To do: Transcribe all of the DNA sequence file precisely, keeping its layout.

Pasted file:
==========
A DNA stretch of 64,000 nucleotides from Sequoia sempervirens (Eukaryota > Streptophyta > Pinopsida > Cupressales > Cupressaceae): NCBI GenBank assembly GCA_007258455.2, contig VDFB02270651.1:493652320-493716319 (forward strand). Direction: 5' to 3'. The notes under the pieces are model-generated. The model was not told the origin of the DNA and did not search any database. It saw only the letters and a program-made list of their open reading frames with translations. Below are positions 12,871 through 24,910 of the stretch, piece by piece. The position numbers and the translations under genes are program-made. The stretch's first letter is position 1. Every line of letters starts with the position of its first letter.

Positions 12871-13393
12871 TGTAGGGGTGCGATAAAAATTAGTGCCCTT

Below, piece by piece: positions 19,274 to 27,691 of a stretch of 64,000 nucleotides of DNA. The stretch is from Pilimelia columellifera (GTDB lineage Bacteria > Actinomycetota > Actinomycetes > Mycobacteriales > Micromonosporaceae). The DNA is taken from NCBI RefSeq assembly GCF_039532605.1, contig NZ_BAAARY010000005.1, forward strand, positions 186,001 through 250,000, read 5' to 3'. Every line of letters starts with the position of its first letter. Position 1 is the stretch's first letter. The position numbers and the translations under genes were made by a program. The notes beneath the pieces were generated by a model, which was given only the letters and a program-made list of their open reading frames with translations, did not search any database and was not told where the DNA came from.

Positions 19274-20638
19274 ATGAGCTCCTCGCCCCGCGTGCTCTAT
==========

A DNA stretch of 64,000 nucleotides from Sequoia sempervirens (Eukaryota > Streptophyta > Pinopsida > Cupressales > Cupressaceae): NCBI GenBank assembly GCA_007258455.2, contig VDFB02270651.1:493652320-493716319 (forward strand). Direction: 5' to 3'. The notes under the pieces are model-generated. The model was not told the origin of the DNA and did not search any database. It saw only the letters and a program-made list of their open reading frames with translations. Below are positions 12,871 through 24,910 of the stretch, piece by piece. The position numbers and the translations under genes are program-made. The stretch's first letter is position 1. Every line of letters starts with the position of its first letter.

Positions 12871-13393
12871 TGTAGGGGTGCGATAAAAATTAGTGCCCTT

Below, piece by piece: positions 19,274 to 27,691 of a stretch of 64,000 nucleotides of DNA. The stretch is from Pilimelia columellifera (GTDB lineage Bacteria > Actinomycetota > Actinomycetes > Mycobacteriales > Micromonosporaceae). The DNA is taken from NCBI RefSeq assembly GCF_039532605.1, contig NZ_BAAARY010000005.1, forward strand, positions 186,001 through 250,000, read 5' to 3'. Every line of letters starts with the position of its first letter. Position 1 is the stretch's first letter. The position numbers and the translations under genes were made by a program. The notes beneath the pieces were generated by a model, which was given only the letters and a program-made list of their open reading frames with translations, did not search any database and was not told where the DNA came from.

Positions 19274-20638
19274 ATGAGCTCCTCGCCCCGCGTGCTCTAT